Q. If a father has B+ blood group, mother has A+. Is it possible to have a child with O negative blood group?
Blood groups are inherited from both parents. The ABO blood type is controlled by a single gene (the ABO gene) with three alleles: i, IA, and IB. The gene encodes a glycosyltransferase—that is, an enzyme that modifies the carbohydrate content of the red blood cell antigens. The gene is located on the long arm of the ninth chromosome (9q34).
The IA allele gives type A, IB gives type B, and i gives type O. As both IA and IB are dominant over i, only ii people have type O blood. Individuals with IAIA or IAi have type A blood, and individuals with IBIB or IBi have type B. IAIB people have both phenotypes, because A and B express a special dominance relationship: codominance, which means that type A and B parents can have an AB child. A type A and a type B couple can also have a type O child if they are both heterozygous (IBi,IAi).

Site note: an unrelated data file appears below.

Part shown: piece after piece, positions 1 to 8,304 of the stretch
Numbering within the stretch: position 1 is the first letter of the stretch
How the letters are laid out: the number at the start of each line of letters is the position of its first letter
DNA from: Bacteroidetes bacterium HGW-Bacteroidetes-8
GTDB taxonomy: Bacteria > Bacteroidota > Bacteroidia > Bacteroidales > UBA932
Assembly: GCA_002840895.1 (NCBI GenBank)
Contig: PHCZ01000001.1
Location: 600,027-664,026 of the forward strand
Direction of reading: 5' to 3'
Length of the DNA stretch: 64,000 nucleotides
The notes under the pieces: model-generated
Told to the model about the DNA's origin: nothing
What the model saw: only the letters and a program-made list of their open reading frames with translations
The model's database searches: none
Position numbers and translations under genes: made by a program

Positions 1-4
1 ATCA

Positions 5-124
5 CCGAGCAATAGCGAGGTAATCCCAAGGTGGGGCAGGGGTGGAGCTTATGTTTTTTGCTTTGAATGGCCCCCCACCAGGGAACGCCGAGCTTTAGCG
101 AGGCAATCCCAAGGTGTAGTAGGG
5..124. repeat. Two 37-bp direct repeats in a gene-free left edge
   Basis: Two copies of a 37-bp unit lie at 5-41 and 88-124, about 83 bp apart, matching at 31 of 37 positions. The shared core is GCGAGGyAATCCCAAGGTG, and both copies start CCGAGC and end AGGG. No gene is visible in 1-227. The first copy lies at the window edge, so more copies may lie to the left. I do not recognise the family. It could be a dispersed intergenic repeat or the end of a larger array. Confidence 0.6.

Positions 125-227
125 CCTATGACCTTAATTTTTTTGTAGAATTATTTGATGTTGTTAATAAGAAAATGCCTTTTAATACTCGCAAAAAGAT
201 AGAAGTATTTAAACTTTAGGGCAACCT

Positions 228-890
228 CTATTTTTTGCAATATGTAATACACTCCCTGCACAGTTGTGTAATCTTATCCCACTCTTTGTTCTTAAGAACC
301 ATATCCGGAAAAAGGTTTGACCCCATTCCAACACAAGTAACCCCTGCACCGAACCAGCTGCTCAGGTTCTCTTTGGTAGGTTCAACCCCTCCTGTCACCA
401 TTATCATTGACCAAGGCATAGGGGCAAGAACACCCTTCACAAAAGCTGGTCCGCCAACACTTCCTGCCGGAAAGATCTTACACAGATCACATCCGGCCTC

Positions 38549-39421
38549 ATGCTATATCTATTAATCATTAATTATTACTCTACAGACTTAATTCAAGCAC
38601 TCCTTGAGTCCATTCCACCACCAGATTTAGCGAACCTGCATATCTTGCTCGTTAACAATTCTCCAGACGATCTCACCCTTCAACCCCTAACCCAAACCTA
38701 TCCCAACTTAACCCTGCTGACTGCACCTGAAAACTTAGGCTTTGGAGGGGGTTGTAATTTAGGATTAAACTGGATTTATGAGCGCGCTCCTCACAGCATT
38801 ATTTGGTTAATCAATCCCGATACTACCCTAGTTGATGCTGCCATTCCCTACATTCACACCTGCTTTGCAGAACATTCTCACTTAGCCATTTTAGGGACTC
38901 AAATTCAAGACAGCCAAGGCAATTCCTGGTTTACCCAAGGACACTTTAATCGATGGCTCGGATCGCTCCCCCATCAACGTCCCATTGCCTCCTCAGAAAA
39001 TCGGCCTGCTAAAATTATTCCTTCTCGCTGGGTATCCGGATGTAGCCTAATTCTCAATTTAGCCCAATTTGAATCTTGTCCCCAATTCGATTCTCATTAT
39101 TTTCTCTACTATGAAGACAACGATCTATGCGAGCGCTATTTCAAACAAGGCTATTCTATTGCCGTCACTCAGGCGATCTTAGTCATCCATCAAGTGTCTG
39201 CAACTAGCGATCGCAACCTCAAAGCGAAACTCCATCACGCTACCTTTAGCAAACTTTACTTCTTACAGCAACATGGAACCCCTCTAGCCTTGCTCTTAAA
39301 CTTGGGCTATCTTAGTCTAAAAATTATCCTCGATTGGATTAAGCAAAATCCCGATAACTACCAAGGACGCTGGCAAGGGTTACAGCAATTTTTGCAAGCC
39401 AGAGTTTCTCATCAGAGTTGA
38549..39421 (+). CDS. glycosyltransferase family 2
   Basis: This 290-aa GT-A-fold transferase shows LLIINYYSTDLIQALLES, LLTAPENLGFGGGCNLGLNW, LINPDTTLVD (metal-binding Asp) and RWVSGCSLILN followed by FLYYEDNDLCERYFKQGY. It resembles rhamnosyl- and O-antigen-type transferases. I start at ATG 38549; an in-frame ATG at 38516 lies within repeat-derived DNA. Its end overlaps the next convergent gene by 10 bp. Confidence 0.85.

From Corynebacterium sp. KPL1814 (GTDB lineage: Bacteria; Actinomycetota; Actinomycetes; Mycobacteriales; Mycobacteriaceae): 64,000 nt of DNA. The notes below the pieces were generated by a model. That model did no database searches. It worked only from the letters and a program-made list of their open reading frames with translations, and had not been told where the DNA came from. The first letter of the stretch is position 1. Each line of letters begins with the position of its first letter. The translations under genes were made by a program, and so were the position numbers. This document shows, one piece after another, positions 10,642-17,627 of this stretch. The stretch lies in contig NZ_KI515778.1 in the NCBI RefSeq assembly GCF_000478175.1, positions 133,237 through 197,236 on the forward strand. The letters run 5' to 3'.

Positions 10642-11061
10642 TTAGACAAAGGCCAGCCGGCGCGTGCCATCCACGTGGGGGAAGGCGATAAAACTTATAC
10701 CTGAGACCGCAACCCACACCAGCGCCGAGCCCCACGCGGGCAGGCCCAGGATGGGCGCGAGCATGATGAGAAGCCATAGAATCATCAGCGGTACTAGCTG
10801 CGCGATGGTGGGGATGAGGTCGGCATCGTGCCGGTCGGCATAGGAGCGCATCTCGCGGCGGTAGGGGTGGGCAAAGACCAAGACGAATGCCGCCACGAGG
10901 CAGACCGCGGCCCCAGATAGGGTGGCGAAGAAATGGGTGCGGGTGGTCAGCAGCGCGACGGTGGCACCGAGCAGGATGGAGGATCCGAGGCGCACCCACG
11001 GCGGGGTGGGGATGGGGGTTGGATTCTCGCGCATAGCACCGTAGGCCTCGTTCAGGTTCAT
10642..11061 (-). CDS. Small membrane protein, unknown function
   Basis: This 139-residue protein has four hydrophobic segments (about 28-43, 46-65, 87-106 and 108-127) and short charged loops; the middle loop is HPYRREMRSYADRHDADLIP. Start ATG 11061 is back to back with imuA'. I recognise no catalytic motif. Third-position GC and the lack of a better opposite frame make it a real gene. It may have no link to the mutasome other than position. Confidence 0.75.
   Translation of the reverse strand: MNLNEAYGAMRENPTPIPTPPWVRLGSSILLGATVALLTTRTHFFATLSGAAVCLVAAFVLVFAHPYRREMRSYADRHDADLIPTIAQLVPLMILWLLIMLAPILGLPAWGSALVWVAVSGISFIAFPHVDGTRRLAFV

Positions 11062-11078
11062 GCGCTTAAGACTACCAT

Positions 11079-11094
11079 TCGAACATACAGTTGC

As far as the Rh positivity is concerned, this again is dependent on the expression of Rh antigens D, C, c, E and e. A person can be heterozygous for these antigens the same way as for the above mentioned ABO blood groups. Therefore, the possibility of a child having ‘O negative blood group is very much possible.